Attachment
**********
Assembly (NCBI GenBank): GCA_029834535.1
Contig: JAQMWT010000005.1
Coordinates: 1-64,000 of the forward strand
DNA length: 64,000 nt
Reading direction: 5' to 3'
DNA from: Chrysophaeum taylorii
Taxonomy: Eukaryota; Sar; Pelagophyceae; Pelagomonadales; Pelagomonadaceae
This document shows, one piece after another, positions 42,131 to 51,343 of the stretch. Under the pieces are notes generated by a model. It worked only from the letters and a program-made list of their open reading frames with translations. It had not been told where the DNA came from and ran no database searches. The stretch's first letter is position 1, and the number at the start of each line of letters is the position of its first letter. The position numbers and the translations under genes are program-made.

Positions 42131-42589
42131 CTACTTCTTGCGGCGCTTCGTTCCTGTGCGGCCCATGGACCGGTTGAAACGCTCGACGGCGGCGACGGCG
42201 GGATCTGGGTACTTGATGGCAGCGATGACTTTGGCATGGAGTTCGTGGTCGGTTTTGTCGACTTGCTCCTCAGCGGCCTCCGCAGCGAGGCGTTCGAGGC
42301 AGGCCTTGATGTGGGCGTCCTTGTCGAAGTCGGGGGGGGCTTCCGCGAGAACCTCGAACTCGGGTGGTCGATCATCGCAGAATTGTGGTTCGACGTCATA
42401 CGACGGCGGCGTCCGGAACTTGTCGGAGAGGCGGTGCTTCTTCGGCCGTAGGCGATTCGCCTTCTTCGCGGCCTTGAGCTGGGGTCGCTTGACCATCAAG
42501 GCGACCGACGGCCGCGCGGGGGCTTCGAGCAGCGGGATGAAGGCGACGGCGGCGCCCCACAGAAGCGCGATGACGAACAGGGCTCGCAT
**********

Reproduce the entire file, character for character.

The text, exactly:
Assembly (NCBI GenBank): GCA_029834535.1
Contig: JAQMWT010000005.1
Coordinates: 1-64,000 of the forward strand
DNA length: 64,000 nt
Reading direction: 5' to 3'
DNA from: Chrysophaeum taylorii
Taxonomy: Eukaryota; Sar; Pelagophyceae; Pelagomonadales; Pelagomonadaceae
This document shows, one piece after another, positions 42,131 to 51,343 of the stretch. Under the pieces are notes generated by a model. It worked only from the letters and a program-made list of their open reading frames with translations. It had not been told where the DNA came from and ran no database searches. The stretch's first letter is position 1, and the number at the start of each line of letters is the position of its first letter. The position numbers and the translations under genes are program-made.

Positions 42131-42589
42131 CTACTTCTTGCGGCGCTTCGTTCCTGTGCGGCCCATGGACCGGTTGAAACGCTCGACGGCGGCGACGGCG
42201 GGATCTGGGTACTTGATGGCAGCGATGACTTTGGCATGGAGTTCGTGGTCGGTTTTGTCGACTTGCTCCTCAGCGGCCTCCGCAGCGAGGCGTTCGAGGC
42301 AGGCCTTGATGTGGGCGTCCTTGTCGAAGTCGGGGGGGGCTTCCGCGAGAACCTCGAACTCGGGTGGTCGATCATCGCAGAATTGTGGTTCGACGTCATA
42401 CGACGGCGGCGTCCGGAACTTGTCGGAGAGGCGGTGCTTCTTCGGCCGTAGGCGATTCGCCTTCTTCGCGGCCTTGAGCTGGGGTCGCTTGACCATCAAG
42501 GCGACCGACGGCCGCGCGGGGGCTTCGAGCAGCGGGATGAAGGCGACGGCGGCGCCCCACAGAAGCGCGATGACGAACAGGGCTCGCAT